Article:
During the past weeks, news outlets worldwide have been reporting on a security flaw in Intel processors which allow unauthorized access to computer memory and surveillance, potentially compromising a person’s privacy and personal information.

The Guardian writes, “Details of the fixes being developed point to issues involving the accessing of secure parts of a computer’s memory by regular programs. It is feared that the security flaw within the Intel processors could be used to access passwords, login details, and other protected information on the computer.”

Moving beyond the technological intricacies, this headline can be treated as an interesting platform for discussion about information security awareness within your organization. The most impressionable training makes reference to lived stories and actual events. The headlines on the Intel chip flaw set the stage for cybersecurity conversation and learning. Rather than superficially skimming best practices for information security awareness, relevant news stories paint a more vivid picture about potential vulnerabilities and threats which contextualize your organization’s training curriculum.

  1. Know your audience and how the subject affects them. If your security awareness campaign is targeting end users, then you should make your ISA content more relevant to what users can control. One way to achieve this is by drawing on news stories that hint at cybersecurity awareness. Headlines become your stage setter for effective training opportunities.
  2. Stay current. Follow news stories and headlines so that your campaign resonates with your audience. You must strive for relevance. Ensure that the content that is being promoted via communication material and e-learning courses presents an overall narrative that appeals to selected demographics.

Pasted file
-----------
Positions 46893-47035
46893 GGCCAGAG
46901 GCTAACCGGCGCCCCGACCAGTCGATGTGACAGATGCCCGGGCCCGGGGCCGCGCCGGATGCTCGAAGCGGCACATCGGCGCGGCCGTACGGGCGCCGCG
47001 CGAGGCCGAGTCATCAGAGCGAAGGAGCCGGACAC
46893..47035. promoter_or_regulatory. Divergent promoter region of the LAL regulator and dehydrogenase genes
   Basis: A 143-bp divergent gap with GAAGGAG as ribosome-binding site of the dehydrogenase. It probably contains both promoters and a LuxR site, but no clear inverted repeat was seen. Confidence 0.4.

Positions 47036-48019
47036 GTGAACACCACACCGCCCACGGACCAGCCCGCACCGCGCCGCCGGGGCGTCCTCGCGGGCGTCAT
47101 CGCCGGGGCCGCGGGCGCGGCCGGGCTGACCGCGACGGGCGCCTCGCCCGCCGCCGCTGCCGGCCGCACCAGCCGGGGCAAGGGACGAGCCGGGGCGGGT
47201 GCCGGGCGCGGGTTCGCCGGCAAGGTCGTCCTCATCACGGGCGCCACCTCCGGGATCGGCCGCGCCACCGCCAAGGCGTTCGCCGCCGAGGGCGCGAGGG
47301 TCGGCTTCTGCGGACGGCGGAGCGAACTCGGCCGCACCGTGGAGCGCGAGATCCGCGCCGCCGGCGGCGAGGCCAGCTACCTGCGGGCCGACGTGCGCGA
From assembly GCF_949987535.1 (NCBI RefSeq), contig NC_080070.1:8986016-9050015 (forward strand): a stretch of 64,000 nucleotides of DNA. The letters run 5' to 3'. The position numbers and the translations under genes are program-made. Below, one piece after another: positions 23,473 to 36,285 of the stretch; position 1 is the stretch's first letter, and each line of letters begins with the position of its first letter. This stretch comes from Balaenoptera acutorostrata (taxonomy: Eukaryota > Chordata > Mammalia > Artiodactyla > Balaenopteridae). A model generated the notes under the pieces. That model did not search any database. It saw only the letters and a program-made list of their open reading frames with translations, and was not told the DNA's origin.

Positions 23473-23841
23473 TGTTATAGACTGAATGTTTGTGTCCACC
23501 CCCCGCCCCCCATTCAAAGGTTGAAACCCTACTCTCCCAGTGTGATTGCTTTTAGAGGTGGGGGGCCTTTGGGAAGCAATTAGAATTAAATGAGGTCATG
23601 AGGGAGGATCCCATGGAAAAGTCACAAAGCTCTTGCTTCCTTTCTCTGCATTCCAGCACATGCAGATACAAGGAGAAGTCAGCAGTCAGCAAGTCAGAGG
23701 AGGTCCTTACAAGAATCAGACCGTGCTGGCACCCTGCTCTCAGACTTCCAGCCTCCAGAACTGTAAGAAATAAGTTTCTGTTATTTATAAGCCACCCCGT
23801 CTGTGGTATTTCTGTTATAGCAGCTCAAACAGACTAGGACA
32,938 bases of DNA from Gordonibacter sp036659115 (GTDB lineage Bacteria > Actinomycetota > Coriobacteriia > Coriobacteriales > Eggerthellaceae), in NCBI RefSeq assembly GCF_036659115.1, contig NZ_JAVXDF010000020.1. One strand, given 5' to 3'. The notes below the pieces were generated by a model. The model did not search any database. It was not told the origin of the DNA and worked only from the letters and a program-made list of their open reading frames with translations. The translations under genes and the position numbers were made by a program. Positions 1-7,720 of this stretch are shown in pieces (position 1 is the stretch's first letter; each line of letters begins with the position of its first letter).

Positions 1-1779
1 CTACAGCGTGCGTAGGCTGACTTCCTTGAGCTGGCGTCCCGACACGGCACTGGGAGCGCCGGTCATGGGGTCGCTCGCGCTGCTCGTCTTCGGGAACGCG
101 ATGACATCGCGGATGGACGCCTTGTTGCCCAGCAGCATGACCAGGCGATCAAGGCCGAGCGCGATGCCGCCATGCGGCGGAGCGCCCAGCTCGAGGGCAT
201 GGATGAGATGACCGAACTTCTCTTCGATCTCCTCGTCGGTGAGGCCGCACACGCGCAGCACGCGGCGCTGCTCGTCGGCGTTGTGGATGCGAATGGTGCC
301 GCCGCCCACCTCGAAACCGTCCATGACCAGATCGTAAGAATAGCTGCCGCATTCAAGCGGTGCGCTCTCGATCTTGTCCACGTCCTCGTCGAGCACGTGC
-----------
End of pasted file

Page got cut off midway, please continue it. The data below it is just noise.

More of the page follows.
3. What’s the story? This is where headlines become valuable information security awareness tools for your executives. When a high-profile headline appears, prepare the responses to: “Does this affect us, and what is the impact”; “What are we doing about it”; and “Are our products secured from similar defects?” Most executives learn about information security from the news, and this is an opportunity to open the channel of communication with them.

The headlines on Intel’s chip vulnerability indirectly touch upon security awareness themes pertaining to threats to privacy, phishing attacks, and best practices in cybersecurity. Indeed, security awareness content matters to safeguard the fluidity and privacy of your organization. Most importantly, the delivery of such content is fundamental as it directly speaks to target audiences. More a content is contextualized and given life through storytelling, more chances it has to be retained by end users, and consequently, your campaign will increase in value. Successful security awareness campaigns are largely about end users and how they relate to key content.

Terranova makes a conscious effort to offer customizable content for all levels within organizations worldwide. This element is invaluable to building effective security awareness programs and campaigns as it allows organizations to optimize objectives and best practices by directly compelling audiences.

At this time, Intel continues to make headlines as researchers are measuring the impact of the chip flaw and the patches that were required to remedy the situation. A story worth following.